The Contemporary Arts Society and Aspen Insurance run an annual competition for a £5000 commission. MA Fine Art Digital students were amongst 8 people shortlisted, Jack Addis and the art collective ‘su_’ which is a partnership between Virginia Samper and Blanca Ulloa. All 3 are current MA Fine Art Digital 1st year students.
On the 18 June 2015 at Aspen Insurance’s head quarters Virginia and Blanca were announced as the winners! You can read more about their proposal here.
Ben Vickers — Curator of Digital at Serpentine Galleries and one of the judges said, ‘I am delighted to have been involved in awarding su_ this year’s prize. Their work has a vitality and sensitivity to context that is rarely seen in younger artists, together they bring an energetic and thoughtful dynamism that I am compelled to follow into the future.’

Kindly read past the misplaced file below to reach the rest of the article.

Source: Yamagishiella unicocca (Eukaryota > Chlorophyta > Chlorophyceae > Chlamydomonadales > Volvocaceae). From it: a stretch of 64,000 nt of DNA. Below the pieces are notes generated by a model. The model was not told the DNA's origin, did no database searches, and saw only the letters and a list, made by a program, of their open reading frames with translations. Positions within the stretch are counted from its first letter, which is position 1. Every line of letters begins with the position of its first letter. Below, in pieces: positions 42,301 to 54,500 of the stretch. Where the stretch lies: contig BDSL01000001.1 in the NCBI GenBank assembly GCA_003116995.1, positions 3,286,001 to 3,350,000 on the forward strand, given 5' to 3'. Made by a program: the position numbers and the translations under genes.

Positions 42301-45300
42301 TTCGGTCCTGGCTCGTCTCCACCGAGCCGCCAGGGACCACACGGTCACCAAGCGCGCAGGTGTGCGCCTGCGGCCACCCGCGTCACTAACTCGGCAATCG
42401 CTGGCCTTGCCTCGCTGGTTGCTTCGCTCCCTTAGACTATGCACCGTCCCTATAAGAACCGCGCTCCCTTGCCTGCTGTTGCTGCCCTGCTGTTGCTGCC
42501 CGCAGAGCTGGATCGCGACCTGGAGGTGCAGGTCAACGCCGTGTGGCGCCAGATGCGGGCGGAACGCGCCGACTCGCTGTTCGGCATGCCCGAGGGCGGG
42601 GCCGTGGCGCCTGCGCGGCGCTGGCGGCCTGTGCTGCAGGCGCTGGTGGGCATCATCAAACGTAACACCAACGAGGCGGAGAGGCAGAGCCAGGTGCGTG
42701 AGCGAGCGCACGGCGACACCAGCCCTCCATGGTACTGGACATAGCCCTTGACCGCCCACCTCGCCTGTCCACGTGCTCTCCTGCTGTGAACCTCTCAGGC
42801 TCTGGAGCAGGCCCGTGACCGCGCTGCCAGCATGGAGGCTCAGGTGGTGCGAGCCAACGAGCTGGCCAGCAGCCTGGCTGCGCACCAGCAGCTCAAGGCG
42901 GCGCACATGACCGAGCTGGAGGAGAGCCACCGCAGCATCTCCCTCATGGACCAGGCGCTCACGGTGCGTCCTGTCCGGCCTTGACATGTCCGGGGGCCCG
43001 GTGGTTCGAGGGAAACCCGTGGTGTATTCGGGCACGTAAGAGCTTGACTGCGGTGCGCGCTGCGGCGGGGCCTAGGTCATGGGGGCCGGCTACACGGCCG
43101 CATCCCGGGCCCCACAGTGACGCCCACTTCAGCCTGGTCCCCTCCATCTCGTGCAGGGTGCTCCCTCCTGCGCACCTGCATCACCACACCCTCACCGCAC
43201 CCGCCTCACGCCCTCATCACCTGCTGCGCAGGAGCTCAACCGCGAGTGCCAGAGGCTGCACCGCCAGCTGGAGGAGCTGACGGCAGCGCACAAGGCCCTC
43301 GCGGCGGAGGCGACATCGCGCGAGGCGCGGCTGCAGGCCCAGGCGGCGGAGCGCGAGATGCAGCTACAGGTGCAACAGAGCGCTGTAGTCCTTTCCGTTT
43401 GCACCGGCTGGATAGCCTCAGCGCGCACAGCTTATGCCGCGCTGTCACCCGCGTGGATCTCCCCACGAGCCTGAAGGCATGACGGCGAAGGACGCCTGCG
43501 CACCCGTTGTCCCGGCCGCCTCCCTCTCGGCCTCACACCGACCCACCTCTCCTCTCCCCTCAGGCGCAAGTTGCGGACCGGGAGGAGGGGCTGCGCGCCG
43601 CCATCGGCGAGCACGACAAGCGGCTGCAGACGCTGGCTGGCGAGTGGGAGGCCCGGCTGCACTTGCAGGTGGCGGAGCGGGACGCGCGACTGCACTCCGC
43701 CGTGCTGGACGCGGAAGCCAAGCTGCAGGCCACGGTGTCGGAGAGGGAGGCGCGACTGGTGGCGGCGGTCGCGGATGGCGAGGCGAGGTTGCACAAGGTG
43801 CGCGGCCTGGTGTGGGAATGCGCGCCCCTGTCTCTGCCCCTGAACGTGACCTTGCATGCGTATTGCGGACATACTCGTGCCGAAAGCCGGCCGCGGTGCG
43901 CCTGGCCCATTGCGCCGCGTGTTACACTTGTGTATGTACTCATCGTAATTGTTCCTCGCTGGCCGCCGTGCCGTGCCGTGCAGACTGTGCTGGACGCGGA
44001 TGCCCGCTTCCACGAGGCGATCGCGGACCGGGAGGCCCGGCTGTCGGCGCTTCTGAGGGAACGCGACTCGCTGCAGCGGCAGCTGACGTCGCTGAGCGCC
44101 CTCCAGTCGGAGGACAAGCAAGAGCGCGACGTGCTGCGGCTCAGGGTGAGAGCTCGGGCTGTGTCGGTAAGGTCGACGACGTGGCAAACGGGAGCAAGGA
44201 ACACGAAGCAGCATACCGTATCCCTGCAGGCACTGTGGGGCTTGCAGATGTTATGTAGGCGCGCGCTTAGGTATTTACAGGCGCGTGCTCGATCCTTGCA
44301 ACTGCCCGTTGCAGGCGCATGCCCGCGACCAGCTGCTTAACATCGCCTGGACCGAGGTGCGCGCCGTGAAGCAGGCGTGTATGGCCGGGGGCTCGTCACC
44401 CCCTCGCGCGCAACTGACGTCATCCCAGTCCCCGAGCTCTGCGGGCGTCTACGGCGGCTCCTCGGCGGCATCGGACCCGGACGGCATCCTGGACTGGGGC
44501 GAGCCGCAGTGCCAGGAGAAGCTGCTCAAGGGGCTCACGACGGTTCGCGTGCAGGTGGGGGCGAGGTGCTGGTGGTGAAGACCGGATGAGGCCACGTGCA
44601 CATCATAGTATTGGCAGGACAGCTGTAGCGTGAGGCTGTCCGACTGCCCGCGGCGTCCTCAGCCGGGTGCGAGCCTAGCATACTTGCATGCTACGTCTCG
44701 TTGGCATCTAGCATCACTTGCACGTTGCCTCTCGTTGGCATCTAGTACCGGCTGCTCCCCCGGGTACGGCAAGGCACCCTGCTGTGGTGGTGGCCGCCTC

The Lumen art prize international tour of prize winners came to London. MA Fine Art Digital students worked as curators with Course Director Jonathan Kearney. This lead to a lot of interesting discussion and a challenging installation in London’s Crypt Gallery.
Despite initial fears, the unusual space didn’t overwhelm the work and instead seemed to give it an open platform, space to breath, allowing unusual juxtapositions to collide and new dialogues to emerge. Put it another way the colour looked great on the old brick walls and the sound bounced around a lot!
Two students, Clara Duran and Jack Addis were selected to take part in the symposium and presented their ideas and in a curated conversation with Jonathan. Several students contributed short curatorial statements, Yvonne Opalinski (online student based in Toronto), Anqi Zhou and a joint statement by Cecilie Waagner Falkenstrøm and Trystan Williams, see the PDF below.
A 1st year and a 2nd year student, Anthi Evangelou and Gigi Guan have curated an interim group exhibition at Gitoon Home Gallery, Bethnal Green Road, London (18 – 23 April 2015)
Short video from the gallery here: https://instagram.com/p/1qPTprmMdL/?taken-by=digital_meze